Discuss the difference between latches and flip-flops.
Latches and flip-flops are both bistable devices used for temporary data storage. Both devices can have active low or active high inputs. A latch determines its output from its input signals only, while a flip-flop is triggered by a timing or enable input. The timing input on a flip-flop is edge triggered, either rising edge (0®1) or falling edge (1®0). A flip-flop can also be either synchronous (triggered by only the clock) or asynchronous (having inputs that override the clock).
A latch has a truth table with an invalid condition when both inputs are activated simultaneously since the output is unpredictable when they return to inactive at about the same time.
The flip-flop does not have this invalid output. When both inputs are activated on a flip-flop, the output is toggled.
The asynchronous flip-flop inputs, preset and clear, override the device. These inputs change the output independently when they are activated regardless of inputs or the clock.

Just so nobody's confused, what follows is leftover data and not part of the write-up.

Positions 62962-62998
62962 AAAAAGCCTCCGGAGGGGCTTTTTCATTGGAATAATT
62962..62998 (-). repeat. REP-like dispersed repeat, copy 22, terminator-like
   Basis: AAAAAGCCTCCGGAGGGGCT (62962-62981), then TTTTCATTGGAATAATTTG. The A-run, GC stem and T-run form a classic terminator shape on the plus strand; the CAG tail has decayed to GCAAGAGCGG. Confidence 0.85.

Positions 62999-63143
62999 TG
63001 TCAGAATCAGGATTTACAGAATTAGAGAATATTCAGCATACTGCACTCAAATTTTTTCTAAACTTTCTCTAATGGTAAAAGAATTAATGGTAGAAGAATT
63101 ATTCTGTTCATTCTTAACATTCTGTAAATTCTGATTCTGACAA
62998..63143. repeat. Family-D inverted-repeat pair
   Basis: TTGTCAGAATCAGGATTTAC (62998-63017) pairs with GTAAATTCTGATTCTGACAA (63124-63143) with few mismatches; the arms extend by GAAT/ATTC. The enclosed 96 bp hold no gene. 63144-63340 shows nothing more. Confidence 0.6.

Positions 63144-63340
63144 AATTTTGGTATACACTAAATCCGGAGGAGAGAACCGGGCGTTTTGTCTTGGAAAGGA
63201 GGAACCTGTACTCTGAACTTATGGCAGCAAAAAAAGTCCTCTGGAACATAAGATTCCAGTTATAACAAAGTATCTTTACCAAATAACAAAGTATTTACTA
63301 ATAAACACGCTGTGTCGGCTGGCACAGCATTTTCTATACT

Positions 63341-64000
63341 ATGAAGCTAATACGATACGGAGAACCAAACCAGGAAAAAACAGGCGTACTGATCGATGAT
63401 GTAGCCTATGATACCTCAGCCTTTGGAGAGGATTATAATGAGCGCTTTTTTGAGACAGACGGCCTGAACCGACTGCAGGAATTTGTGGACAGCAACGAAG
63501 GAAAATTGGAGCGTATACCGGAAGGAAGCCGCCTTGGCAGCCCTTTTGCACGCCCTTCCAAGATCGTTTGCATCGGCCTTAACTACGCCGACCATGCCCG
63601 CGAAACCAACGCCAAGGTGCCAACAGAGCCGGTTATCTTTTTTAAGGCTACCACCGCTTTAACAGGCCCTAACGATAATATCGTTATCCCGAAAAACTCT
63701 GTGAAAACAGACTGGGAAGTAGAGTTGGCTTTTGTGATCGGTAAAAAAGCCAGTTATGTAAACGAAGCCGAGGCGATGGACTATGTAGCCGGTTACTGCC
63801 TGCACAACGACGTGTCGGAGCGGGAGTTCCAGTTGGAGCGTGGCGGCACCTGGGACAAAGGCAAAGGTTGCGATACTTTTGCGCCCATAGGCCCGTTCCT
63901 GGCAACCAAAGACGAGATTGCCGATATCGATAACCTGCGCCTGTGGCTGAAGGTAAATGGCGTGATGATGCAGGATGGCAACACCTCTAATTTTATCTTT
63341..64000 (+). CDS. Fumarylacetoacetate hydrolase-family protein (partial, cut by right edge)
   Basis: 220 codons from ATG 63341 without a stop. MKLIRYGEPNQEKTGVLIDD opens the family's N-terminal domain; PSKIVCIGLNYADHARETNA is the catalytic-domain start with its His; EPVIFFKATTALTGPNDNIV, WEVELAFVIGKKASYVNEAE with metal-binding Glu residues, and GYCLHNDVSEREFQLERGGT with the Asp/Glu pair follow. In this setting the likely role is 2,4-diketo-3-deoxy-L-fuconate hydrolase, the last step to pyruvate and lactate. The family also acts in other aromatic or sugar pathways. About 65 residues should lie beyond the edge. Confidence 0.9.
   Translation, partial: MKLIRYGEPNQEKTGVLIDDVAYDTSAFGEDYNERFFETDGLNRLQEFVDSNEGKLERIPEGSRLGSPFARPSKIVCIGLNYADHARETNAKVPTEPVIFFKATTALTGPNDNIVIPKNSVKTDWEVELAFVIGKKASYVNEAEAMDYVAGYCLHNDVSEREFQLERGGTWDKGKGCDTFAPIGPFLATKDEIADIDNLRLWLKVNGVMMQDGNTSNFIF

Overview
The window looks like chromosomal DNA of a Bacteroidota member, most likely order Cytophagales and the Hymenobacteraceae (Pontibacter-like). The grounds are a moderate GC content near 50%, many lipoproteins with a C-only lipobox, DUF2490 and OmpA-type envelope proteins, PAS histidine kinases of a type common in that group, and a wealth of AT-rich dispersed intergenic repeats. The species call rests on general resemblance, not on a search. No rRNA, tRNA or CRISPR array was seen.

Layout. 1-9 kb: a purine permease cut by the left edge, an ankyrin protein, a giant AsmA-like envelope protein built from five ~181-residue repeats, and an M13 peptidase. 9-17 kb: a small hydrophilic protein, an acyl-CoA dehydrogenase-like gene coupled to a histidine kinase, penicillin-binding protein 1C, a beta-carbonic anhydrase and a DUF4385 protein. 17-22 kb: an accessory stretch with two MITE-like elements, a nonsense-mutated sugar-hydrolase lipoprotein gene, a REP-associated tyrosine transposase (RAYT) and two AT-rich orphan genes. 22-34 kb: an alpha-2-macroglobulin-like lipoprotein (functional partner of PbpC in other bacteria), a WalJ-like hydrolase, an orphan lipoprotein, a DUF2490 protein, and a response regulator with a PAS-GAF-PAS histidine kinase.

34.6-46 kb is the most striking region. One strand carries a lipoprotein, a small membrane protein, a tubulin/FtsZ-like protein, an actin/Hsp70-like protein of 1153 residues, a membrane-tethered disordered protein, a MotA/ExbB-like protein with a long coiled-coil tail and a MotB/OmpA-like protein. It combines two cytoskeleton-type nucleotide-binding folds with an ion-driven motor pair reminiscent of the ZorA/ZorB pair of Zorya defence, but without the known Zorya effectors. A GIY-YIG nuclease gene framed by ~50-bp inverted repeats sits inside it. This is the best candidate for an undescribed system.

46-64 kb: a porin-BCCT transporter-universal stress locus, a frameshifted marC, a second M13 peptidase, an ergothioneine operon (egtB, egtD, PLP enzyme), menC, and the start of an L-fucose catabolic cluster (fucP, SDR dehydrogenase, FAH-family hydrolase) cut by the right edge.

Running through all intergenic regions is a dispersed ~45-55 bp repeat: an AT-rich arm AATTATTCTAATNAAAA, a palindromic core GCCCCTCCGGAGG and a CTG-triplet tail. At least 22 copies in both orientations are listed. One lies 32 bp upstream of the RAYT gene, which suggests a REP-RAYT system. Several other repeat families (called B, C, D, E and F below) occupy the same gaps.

Discuss the applications of flip-flops.
Flip-flops are commonly used for data storage, frequency division, and counters. The data storage would use multiple flip-flops in groups depending on the number of bits required. The frequency division and counters work the same dividing the clock frequency by 2 with each device, except that for the frequency divider, you would only be worried about the output of the last device at the required frequency. For the counter, you need the output of every flip-flop.
Floyd, T. L. (2014). Digital Fundamentals (11th ed.). Pearson Education (US).